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Film Review - Black

Bharat Chari
02/20/2005

Black” is an extraordinary film from director Sanjay Leela Bhansali (Devdas, Hum Dil De Chuke Sanam) that shines light into cinema, not just Hindi cinema.  The film is special and captures you from the get-go and stays in your head for days after watching it. 

“Black” should resonate well with all audiences as it taps into universal human sentiment and experience --- not just that of a particular culture.  It is currently being shown at the Berlin Film Festival and it deserves to win the Oscar and the Filmfare awards next year (I rarely make such statements prior to comparing to other upcoming films, however, this film deserves the hype).

The movie focuses on an Anglo-Indian blind, deaf and mute girl, Michelle McNally (Ayesha Kapur, Rani Mukherjee) who initially struggles with her handicap but then dramatically overcomes her problems with the guidance of her teacher, Mr. Debraj Sahai (Amitabh Bachchan).  He inspires her and makes her understand that she lives in a unique and challenging, yet special world.  The cornerstone of the film is the relationship between the two characters. The audience is allowed to experience --- as if first hand --- the unfolding of a beautiful relationship between a mentor and student --- a relationship that is fulfilling to both and leaves one wondering which is the mentor and which is the student.  Both of them provide meaning and inspiration into each others’ life.  It is an extraordinary relationship that is tight and everlasting.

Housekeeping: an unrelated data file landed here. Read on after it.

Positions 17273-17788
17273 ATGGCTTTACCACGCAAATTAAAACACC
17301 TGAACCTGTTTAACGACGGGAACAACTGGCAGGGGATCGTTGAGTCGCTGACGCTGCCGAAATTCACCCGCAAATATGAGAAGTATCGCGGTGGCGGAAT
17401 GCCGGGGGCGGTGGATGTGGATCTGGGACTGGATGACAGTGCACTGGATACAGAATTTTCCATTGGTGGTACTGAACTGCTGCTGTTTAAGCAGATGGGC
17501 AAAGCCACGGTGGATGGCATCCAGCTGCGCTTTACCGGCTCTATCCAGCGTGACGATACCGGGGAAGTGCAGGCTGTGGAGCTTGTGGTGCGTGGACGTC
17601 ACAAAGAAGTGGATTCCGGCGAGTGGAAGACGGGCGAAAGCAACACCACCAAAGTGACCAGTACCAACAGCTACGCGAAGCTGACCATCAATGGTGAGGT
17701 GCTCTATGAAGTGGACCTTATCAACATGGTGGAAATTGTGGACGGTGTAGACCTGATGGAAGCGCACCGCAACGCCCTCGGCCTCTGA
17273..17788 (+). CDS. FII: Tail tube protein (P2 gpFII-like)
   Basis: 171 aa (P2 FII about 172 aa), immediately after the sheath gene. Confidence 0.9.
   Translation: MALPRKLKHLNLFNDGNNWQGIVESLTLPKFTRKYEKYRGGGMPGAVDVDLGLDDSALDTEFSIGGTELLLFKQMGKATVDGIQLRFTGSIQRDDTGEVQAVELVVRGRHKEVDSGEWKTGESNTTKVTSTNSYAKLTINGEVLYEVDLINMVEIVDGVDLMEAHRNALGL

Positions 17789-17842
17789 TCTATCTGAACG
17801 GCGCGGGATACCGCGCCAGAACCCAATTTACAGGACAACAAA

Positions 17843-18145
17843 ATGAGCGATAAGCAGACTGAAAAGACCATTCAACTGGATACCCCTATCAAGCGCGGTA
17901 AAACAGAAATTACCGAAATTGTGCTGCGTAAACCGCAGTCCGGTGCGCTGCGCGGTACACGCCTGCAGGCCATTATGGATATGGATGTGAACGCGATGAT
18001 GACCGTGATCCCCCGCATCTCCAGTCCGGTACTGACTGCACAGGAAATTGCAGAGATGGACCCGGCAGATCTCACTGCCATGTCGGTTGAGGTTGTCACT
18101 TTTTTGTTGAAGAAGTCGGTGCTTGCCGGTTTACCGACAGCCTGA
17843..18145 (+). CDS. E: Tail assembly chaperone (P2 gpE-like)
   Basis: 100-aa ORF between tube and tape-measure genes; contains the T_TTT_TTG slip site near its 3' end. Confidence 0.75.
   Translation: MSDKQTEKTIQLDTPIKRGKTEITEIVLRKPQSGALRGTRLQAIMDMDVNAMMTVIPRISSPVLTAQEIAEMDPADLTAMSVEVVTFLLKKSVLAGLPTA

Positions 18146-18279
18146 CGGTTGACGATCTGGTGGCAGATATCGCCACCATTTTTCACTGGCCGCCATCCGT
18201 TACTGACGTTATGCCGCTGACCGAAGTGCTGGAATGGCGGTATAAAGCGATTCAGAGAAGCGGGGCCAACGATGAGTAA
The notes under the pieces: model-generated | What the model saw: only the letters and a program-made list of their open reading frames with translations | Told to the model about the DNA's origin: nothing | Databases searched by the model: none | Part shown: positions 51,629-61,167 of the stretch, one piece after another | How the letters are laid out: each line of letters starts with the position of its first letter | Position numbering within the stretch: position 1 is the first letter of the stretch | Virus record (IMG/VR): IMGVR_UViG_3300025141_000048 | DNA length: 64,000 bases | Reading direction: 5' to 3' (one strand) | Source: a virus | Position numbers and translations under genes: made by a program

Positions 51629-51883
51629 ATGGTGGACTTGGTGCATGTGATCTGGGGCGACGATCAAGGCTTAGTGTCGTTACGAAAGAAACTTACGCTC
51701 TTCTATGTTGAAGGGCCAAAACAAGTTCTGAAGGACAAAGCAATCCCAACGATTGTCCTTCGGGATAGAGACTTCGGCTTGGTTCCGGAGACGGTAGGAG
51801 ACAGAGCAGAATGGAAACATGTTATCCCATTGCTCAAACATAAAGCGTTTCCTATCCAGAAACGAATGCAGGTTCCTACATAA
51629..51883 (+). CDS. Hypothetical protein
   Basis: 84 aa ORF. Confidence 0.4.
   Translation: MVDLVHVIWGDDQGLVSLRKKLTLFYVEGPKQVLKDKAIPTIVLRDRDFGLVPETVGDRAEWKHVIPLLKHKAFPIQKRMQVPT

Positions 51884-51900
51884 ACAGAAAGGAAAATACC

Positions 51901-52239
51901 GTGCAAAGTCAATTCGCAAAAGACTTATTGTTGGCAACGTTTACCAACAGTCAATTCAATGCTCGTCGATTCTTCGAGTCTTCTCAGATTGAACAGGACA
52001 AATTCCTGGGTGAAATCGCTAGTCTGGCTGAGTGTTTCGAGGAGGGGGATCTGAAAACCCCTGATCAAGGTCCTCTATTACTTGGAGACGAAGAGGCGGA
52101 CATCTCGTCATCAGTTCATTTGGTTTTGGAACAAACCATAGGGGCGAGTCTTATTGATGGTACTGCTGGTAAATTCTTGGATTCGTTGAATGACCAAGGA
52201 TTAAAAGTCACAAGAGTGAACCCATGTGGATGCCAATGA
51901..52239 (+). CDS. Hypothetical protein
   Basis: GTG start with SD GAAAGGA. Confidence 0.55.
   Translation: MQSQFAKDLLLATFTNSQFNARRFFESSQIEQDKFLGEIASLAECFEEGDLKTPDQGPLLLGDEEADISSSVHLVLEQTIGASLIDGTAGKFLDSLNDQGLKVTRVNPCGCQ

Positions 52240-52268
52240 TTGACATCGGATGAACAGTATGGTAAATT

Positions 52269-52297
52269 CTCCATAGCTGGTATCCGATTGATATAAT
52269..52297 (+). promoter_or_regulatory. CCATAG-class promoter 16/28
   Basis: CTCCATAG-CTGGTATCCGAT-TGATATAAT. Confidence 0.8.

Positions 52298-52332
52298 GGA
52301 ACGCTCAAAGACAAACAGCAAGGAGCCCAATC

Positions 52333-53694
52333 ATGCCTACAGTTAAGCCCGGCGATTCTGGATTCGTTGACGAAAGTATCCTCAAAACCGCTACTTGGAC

The acting is excellent.  Amitabh Bachchan, as the teacher, is at his best with his performance in this movie reminiscent of his character roles in the ‘70s and ‘80s.  He powerfully communicates each and every emotion, moving the audience to tears and laughter along with him.  Also inspiring is Rani Mukherjee in the role of Michelle McNally, a blind and deaf woman.  She rises to the challenge of the difficult role and delivers a suburb performance.  I caught up with Rani a few months ago and she credits “Black” has her most challenging performance to date.

 “My most difficult role is actually going to be coming,  that is ‘Black’ where I play a deaf, dumb and blind girl.  I got introduced to people who are handicapped and to see the kind of life they lead, to be playing one of them, it just took me to another world you know, where we don’t come from that world, for them everything is ‘Black’; they can’t hear, they can’t see, they communicate through sign language, they communicate through touch”

And then there is the introduction to a brand new actress.  Ayesha Kapur plays the role of the younger Michelle McNally.  At the young age of ten, Ayesha Kapur has in her first role given a highly memorable performance --- one that she herself may find difficult to follow.  Ayesha does a great job portraying the blind, deaf and mute young Michelle.  Her rolling of the eyes and her actions in the film make it hard to believe she is only acting.  One feels her pain, feels her frustration and feels her world.

Finally, this film was holistic in its approach.  The set, the direction, cinematography, and background music all told the story and deserve high recognition.  Sanjay Leela Bhansali deserves credit – with his vision and craft, he makes “Black” a film never to forget.

The premiere of Black was shown in Bombay on February 4th with the cast and director of the film on hand as well as many of the big actors in Bollywood.  Everyone came dressed in the color Black.  Pictures courtesy of yashrajfilms.com, nowrunning.com & filmfare.com.



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